Central Asia and Eastern Europe


Page last updated June 9, 2020 by Doug McVay, Editor/Senior Policy Analyst.

6. Disconnect Between Official Estimates And Actual Prevalence Of Injection Drug Use In Tajikistan

"The problem of injecting drug use and the related increase in the number of diagnosed HIV infections remains of high importance in the Republic of Tajikistan. According to official statistics, 7,135 drug-dependent persons were registered in the Republic as of January 1, 2012.
"It should be noted that these figures do not reflect the actual situation. According to an estimate by the AIDS Projects Management Group (APMG), made using calibrated empirical data and the data on registration in the drug service, the number of IDUs in Tajikistan should be estimated at 25,000, with a possible range of 20,000-30,000 (AIDS Projects Management Group, 2009).
"The number of registered heroin-dependent persons in Tajikistan between 1997 (the beginning of the epidemic of heroin use in Tajikistan) and 2011 is 5,755."

Hasanov Kh.B., Muhabatov M.S., Makhsutov M.N., Chikalov Y.P., Murodova F.R., and Nurlyaminova Z.A. "2012 National Report on the Drug Situation in the Republic of Tajikistan (Drug situation in 2011)" (Dushanbe: National Centre for Monitoring and Prevention of Drug Addiction, Ministry of Health of the Republic of Tajikistan/Central Asia Drug Action Programme (CADAP)), p. 22.

7. Injection Drug Use in Georgia

"There are approximately 40,000 people who inject drugs in Georgia, but only 4,000 of them are covered by harm reduction services. OST [Opiate Substitution Treatment] and NSPs [Needle and Syringe Programs] are largely funded through Global Fund; they cover only a few regions and at best cover up to 10% of people in need78. The state budget of Georgia allocates just $700,000 for treatment programs for people who use drugs at the same time that $10.5 million per year is spent enforcing rigid drug criminalization policies (as noted previously in this report). The skewed priorities are extremely costly from a public health and budget perspective, as criminalizing people instead of supporting them in effective drug treatment not only costs more money but increases health risks."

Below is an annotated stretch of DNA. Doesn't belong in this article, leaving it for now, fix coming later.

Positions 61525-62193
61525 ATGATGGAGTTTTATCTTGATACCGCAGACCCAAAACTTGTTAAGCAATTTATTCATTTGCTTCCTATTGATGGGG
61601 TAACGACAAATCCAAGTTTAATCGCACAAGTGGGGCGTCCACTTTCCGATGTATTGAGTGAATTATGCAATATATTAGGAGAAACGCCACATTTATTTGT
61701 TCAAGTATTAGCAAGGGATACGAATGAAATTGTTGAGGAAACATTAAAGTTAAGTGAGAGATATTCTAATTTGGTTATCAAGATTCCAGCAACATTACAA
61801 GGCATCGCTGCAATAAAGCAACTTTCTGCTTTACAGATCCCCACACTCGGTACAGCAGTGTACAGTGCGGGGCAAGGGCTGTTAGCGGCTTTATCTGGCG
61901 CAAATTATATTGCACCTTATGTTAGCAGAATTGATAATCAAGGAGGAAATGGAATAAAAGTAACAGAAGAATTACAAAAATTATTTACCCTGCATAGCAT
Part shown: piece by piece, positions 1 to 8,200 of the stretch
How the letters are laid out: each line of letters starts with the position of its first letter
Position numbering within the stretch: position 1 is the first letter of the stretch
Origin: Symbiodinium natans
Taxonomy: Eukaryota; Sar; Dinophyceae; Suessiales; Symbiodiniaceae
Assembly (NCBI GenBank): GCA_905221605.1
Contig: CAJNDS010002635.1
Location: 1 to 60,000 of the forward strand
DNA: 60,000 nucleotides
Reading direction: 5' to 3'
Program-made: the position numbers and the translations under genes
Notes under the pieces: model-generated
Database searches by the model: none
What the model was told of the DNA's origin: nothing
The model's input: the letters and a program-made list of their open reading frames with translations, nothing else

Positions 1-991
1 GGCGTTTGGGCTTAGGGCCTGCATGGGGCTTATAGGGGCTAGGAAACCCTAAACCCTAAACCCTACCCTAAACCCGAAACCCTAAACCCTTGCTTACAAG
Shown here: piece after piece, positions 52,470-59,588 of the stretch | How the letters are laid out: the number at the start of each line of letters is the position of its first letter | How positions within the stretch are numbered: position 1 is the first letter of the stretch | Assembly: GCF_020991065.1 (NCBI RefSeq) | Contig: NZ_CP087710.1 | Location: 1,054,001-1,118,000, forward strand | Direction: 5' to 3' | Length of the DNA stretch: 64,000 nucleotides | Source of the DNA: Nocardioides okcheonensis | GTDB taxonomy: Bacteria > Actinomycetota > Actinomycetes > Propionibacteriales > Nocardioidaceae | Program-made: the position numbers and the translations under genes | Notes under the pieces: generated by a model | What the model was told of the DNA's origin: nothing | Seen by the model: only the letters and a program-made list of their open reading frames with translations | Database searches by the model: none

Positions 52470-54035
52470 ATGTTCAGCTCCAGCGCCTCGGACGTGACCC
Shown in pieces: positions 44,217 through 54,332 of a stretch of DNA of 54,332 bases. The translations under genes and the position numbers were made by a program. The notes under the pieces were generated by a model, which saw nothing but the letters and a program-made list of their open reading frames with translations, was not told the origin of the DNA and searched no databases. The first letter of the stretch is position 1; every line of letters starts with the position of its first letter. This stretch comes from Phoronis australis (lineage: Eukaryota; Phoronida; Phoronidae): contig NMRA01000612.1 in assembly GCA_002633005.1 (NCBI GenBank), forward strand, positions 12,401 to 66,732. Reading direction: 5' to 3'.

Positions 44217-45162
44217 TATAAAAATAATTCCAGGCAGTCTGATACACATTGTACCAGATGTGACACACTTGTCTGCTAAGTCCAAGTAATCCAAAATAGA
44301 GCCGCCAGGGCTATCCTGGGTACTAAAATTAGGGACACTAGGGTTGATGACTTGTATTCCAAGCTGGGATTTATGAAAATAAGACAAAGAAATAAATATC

Merkinaite, S. "A war against people who use drugs: the costs" (Eurasian Harm Reduction Network (EHRN): Vilnius, Lithuania, 2012), p. 25.

8. Prevalence of High-Risk Behaviors Among Injection Drug Users in Central Asia

"The rapid spread of HIV among IDUs in central Asia has been aided by high prevalence of risky behaviours; 50–70% of IDUs share injecting equipment, purchase pre-filled syringes, or draw-up from common containers, and the use of condoms is low (table 4).6,32,34,52–55 Specific drug preparation practices might also increase risk, with blood used in the preparation of so-called vtoryak, a solution obtained by reprocessing materials after preparation of khanka; however, vtoryak was used by less than half of IDUs in a 2002 study in Kazakhstan.37 Studies have shown average durations of injecting of 3–9 years among IDUs, the average age of whom is decreasing.34,55–57 In Tajikistan, recent initiates were twice as likely to be HIV infected than those with longer injecting histories, suggesting riskier behaviours46 and potentially less use of harm reduction services than older, more established IDUs."

Claire Thorne, et al., "Central Asia: Hotspot in the Worldwide HIV Epidemic," The Lancet Infectious Diseases, 2010 Jul;10(7):479-88. doi: 10.1016/S1473-3099(10)70118-3

9. Harm Reduction and Treatment Lacking in East European and Central Asian (EECA) Nations

"Russia is an extreme case in many ways given its strict legal prohibition on any form of OST whatsoever for any reason. It is not entirely alone, however. In most other EECA countries, governments’ inability to allocate funds for harm reduction programming (including OST [Opioid Substitution Treatment]), HIV treatment and even treatment for hepatitis C is determined not by insufficiency of national funding, but by inadequate national priorities. Political leadership is lacking in support of prevention services for people who inject drugs, and as a result international donor mechanisms are the biggest source of funding for evidence-based services for people who use drugs. Yet the reach and effectiveness of donor investments are limited by existing law enforcement policies that do not create supportive legal environments for protecting the health of people who inject drugs."

Merkinaite, S. "A war against people who use drugs: the costs" (Eurasian Harm Reduction Network (EHRN): Vilnius, Lithuania, 2012), pp. 22-23.

10. Limited Resources Available for Harm Reduction in Ukraine

"In some places in the region, governments struggling with negative health consequences are introducing harm reduction services with international support and under pressure from civil society and international donors. For example in Ukraine, the country with the highest adult HIV prevalence in all of Europe, total annual HIV/AIDS spending has increased over the past few years, totaling for example $30 million in 2011 compared with $23 million in 200969. Yet HIV prevention programming among vulnerable populations comprised less than 1% of all HIV/AIDS expenses in 2010–2011 even as HIV among people who use drugs continued to increase70, which underscores the fact that most harm reduction interventions are dependent on international financial support."

Merkinaite, S. "A war against people who use drugs: the costs" (Eurasian Harm Reduction Network (EHRN): Vilnius, Lithuania, 2012), p. 23.